ECO-5109 : Political economy - NON DISPENSE EN 2023-2024

ECO-5109 : Political economy - NON DISPENSE EN 2023-2024

Political economy

Responsable(s) :
  • Laurent Simula
  • Sophie Hatte
  • Jordan Loper





1e semestre
Site Descartes

Public externe (ouverts aux auditeurs de cours)

Informations générales sur le cours : ECO-5109

Content objectif

ECO-5109 : Political economy

This course provides a graduate-level introduction to political economy, with a focus on the functioning of institutions and their impact on economic development and politics. It discusses a heterogeneous field in terms of methodology with an effort to combine economic theory and data.

The course is divided in four parts. Part I provides an introduction to the course with a focus on the econometric tools that will be used in the rest of the course. Part II covers topics in democratic politics such as voting, electoral competition, electoral control and accountability. Part III deals with the interlacing of historical context, geography, culture and institutions’ quality to explain cross-country differences in income per capita. Part IV focuses on bureaucracy, corruption, and the interplay between institutions, politics and gender.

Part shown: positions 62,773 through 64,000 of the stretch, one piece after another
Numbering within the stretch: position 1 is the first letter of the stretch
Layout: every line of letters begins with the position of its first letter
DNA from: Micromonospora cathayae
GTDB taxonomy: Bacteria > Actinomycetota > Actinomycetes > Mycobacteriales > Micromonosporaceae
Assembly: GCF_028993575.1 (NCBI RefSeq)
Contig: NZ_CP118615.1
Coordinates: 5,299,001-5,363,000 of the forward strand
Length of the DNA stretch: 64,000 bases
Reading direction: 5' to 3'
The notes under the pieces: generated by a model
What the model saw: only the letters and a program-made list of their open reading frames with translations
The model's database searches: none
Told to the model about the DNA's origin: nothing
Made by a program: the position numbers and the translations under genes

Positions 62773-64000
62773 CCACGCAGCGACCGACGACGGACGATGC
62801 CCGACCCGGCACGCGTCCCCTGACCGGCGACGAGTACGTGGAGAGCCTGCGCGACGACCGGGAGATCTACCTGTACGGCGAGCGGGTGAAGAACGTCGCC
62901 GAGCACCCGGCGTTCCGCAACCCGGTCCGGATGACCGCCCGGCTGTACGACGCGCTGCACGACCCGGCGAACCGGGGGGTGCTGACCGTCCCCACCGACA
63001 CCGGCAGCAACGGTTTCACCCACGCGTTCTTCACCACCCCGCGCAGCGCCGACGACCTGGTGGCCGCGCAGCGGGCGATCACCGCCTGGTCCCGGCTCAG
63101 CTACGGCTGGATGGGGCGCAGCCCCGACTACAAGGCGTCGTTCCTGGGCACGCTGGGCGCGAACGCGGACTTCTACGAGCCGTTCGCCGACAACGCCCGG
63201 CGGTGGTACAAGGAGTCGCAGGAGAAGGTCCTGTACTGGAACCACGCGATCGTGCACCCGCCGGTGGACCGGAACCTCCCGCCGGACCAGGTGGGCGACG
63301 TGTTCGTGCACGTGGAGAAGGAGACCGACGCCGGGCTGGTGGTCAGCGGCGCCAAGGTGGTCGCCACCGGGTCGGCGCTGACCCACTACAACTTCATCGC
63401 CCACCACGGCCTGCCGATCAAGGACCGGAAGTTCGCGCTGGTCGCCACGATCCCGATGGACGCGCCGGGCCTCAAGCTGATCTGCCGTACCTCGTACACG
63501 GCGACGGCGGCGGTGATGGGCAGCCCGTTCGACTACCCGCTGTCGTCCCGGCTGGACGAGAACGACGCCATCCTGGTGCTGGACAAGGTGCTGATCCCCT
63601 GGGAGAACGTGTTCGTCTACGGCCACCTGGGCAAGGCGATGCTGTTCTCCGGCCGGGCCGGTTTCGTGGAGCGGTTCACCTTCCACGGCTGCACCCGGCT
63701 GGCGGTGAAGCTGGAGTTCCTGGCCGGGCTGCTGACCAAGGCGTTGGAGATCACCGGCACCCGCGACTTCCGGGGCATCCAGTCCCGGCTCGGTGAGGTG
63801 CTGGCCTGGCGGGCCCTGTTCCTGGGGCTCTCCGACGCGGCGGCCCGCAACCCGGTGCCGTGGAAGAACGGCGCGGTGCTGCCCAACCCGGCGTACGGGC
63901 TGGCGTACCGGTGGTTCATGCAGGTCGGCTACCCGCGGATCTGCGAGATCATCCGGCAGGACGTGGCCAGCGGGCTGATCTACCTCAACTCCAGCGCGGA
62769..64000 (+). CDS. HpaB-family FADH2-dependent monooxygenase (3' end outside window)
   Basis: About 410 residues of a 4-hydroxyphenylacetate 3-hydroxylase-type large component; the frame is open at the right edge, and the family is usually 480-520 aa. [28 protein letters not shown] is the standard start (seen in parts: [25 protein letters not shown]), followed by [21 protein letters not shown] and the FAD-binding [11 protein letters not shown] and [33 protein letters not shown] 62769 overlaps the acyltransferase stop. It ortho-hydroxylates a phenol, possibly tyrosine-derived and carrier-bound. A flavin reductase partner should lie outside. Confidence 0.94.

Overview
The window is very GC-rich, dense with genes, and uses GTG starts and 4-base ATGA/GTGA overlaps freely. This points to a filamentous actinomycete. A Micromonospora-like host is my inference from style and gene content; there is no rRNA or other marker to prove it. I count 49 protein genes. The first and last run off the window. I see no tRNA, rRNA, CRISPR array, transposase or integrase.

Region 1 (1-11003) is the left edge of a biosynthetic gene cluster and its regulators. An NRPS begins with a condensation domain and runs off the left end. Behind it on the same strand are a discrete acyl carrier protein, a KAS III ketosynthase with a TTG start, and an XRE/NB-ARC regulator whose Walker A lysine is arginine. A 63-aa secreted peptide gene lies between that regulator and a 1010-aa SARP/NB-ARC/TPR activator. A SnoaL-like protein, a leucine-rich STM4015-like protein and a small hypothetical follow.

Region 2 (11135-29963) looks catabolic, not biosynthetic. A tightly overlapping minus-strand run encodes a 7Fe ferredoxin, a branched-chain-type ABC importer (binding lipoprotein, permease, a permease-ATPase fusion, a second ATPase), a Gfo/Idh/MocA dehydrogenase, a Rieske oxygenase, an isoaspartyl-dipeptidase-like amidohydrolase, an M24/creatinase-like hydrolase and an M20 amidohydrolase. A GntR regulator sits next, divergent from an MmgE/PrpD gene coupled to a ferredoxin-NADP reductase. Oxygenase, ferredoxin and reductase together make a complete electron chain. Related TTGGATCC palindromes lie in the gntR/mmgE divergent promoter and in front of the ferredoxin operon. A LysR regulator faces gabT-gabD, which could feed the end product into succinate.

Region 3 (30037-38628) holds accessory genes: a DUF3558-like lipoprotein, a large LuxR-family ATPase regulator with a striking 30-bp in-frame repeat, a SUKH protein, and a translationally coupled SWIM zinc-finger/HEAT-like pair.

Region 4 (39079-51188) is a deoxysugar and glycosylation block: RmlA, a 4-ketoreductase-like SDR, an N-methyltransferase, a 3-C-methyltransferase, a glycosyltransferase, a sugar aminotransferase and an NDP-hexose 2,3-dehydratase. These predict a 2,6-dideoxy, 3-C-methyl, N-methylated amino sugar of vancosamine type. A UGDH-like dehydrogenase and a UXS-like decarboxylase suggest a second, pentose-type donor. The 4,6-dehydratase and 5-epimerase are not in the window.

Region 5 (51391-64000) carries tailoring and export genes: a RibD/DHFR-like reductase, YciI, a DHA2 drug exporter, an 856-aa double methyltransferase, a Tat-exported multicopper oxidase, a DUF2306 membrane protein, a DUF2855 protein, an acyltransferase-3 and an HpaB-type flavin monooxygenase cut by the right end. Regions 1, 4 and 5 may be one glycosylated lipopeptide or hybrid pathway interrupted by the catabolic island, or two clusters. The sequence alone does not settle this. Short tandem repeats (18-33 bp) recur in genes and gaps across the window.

1. Introduction to political economy
    1. Political economy and economic growth
    2. Under the thumb of history?
    3. Empirics: toolkit
  2. Democratic politics
    1. Voting in theory and in practice
    2. Accountability
    3. Who holds the actual power? Departure from democracy
  3. Institutional quality, history, geography and culture
    1. Historical and geographic determinants of institutions
    2. Institutional quality and economic development
    3. Interplay between institutions/policies and culture 
  4. Topics in political economy: gender
    1. How institutions and political regimes affect attitudes towards gender roles
    2. Women participation in politics

 Goal, Approach, and Learning Outcomes

The questions discussed in this course constitute an increasingly important subfield of economics. Both recent theoretical advances and cutting-edge empirical approaches will be covered. An objective of the course is to provide students with adequate technical background and knowledge of existing literature to critically think about the link between development, institutions and politics, as well as to produce original research work on these topics.

Lectures of this course are inspired from those taught by D. Acemogly, N. Berman, H. Muller, B. Olken, and M. Sangnier.